Sunday, February 15, 2015

Tasting the Seasons: Inspired In-Season Cuisine That's Easy, Healthy, Fresh and Fun

Tasting the Seasons: Inspired In-Season Cuisine That's Easy, Healthy, Fresh and Fun
Author: Kerry Dunnington
Publisher: Artichoke Publishers (2014) 

I am a huge fan of local, seasonal cooking, placing an emphasis on whole foods and sustainable goods over those labeled "organic". Cookbooks are capitalizing on the idea that seasonal eating often means better-tasting, less-expensive food, including Kerry Dunnington's new book Tasting the Seasons: Inspired In-Season Cuisine That's Easy, Healthy, Fresh and Fun. The book shares 250 recipes and is designed to inspire a sustainable approach to cooking and, in particular, entertaining.

The chapters in Seasons include appetizers, "enhancers" (essentially sides), breakfast and lunch, hearty as well as light soups, vegetarian and pescatarian main dishes, red meat, chicken and pork dishes, cold and warm vegetable dishes, baked goods and desserts. There is also a resource list, as well as a section on choosing and preparing food with an ecological mindset.

Looking through this book, it is clear that Dunnington is more of a catering chef and tree-hugging environmentalist than a true seasonal cook. While the majority of the recipes could certainly be prepared with some seasonal and locally fresh items, the message is mixed due to her inclusion of hard-to-find or specialty store-bought ingredients that are impossible to substitute. Two recipes, for example, call for "Winter Sippers Hot Buttered Rum Mix" - a prepackaged mixture of mystery ingredients that you have to order online, and only during certain months of the year. While I can appreciate that it may lend flavour to a certain dish, I would have appreciated an easy to find ingredient list with a suggestion of a pre-mix, rather than providing no alternate at all. I also applaud the author's clear belief in local eating, but a certain amount of globally available components need to be included, since it's impossible to assume every cook has reliable access to Dunnington's marketplace.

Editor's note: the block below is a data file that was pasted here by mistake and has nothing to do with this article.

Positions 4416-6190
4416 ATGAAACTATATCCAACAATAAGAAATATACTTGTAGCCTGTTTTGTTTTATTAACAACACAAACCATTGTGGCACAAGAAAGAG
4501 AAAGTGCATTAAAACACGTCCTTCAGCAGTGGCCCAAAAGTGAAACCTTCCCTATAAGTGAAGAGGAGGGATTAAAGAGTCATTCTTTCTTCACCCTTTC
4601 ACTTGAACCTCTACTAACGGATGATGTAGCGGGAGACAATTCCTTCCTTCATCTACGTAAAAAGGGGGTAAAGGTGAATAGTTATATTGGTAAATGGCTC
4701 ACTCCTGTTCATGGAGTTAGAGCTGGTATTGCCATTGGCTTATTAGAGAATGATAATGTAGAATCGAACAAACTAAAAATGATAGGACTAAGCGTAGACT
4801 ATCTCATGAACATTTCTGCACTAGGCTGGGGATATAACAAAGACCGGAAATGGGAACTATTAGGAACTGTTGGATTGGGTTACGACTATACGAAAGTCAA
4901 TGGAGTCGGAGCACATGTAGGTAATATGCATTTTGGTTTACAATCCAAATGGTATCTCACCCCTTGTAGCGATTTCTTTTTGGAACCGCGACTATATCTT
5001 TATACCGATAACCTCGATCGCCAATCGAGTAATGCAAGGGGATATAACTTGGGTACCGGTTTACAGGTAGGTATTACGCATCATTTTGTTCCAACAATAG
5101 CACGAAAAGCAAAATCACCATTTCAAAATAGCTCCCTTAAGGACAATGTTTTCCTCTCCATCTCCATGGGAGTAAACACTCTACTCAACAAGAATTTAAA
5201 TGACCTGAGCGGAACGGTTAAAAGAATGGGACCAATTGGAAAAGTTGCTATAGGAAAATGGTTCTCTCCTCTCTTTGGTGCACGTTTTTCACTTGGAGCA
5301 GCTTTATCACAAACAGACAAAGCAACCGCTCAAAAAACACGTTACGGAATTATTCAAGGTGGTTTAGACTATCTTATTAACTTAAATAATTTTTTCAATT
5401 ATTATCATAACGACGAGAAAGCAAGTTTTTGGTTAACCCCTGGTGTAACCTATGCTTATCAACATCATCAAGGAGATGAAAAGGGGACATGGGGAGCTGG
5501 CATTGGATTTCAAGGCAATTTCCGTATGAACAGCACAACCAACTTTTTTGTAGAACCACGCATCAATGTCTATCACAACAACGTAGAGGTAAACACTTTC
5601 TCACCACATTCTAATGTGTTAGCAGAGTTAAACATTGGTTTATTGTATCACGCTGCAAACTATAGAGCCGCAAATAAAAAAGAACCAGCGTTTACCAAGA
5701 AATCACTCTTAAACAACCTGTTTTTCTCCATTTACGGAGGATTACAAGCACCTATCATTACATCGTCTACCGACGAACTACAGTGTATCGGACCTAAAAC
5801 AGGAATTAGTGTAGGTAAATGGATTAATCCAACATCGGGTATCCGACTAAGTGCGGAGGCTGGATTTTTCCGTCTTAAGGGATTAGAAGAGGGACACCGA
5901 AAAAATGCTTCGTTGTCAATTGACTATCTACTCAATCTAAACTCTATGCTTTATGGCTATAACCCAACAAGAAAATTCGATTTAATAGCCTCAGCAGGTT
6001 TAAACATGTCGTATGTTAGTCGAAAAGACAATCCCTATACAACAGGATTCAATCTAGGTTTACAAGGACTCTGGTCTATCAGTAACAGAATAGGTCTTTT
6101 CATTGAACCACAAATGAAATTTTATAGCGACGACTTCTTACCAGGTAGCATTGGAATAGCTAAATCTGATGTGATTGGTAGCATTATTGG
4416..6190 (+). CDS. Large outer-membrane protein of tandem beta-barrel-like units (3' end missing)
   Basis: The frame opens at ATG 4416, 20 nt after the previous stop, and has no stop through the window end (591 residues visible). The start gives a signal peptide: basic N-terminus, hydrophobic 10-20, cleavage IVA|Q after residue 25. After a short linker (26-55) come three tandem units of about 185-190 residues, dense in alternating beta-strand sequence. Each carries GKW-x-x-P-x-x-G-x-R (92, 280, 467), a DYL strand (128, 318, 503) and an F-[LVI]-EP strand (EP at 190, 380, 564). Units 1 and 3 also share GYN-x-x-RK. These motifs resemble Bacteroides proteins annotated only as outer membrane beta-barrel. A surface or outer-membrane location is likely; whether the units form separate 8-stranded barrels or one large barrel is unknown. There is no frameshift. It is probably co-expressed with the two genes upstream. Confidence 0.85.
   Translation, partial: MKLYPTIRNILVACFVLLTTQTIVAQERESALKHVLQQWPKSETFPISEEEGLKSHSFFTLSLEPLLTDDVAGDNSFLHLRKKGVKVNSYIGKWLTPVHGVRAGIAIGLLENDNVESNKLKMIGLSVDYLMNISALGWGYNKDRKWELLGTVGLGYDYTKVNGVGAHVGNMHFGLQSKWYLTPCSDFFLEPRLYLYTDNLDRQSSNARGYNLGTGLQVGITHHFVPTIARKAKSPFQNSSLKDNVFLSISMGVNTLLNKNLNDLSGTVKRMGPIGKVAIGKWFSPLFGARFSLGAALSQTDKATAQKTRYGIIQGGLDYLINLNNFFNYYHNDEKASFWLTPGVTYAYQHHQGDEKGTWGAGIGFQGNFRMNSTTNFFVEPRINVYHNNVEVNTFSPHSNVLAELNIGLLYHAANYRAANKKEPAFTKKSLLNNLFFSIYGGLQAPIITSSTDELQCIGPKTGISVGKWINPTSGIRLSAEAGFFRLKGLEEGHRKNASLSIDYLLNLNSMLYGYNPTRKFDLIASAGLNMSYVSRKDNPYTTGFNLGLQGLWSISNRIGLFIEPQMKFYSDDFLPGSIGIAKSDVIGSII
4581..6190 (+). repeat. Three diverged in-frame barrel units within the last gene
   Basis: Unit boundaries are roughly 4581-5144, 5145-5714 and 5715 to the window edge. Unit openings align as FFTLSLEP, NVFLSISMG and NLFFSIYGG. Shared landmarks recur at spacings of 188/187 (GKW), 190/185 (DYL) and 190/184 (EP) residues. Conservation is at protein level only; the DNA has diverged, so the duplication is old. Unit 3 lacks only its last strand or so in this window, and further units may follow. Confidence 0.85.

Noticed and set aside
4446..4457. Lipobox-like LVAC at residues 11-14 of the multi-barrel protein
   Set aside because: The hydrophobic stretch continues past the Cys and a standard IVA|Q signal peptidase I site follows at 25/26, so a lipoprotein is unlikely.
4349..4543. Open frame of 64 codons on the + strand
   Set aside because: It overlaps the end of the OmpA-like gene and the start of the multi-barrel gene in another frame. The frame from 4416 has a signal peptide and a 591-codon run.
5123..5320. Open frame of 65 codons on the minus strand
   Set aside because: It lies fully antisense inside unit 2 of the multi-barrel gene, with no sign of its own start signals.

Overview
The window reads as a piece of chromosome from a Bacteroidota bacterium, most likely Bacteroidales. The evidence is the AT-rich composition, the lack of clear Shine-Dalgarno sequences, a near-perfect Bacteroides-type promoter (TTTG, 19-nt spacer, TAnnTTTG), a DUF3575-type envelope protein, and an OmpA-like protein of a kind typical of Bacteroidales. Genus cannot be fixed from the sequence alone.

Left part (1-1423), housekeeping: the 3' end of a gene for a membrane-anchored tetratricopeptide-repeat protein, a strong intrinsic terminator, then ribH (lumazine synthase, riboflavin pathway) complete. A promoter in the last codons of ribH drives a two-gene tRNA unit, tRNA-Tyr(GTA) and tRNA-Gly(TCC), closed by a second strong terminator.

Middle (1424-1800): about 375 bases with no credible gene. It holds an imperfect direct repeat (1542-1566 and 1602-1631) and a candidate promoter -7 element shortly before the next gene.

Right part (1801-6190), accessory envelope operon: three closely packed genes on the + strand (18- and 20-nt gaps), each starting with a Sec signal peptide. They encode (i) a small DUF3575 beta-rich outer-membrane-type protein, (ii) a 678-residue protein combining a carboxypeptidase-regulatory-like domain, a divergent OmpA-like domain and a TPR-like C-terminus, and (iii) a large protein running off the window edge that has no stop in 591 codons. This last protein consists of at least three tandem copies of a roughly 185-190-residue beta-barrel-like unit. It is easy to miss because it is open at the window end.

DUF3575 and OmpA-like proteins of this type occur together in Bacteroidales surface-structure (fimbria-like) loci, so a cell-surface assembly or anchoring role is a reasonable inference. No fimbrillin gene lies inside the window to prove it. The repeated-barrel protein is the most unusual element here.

The dishes in the book are certainly flavourful and easy to prepare - in particular, the soup dishes in Seasons pack a punch and are perfect for this time of year. However, the organization of the book could use some work (for example, using the labels "Fish" and "Vegetarian" for two separate chapters of recipes rather than a catch-all "Pescetarian" title) and since recipes are not organized according to the seasons (a reasonable assumption, given that the book is internationally distributed), the premise of the book is somewhat lost. Truly, this could just be another cookbook of delicious, entertaining-friendly fare, which while perfectly deserving of appreciation is not necessarily helping the reader with "Tasting the Seasons" as implied.

Available on Amazon

No comments: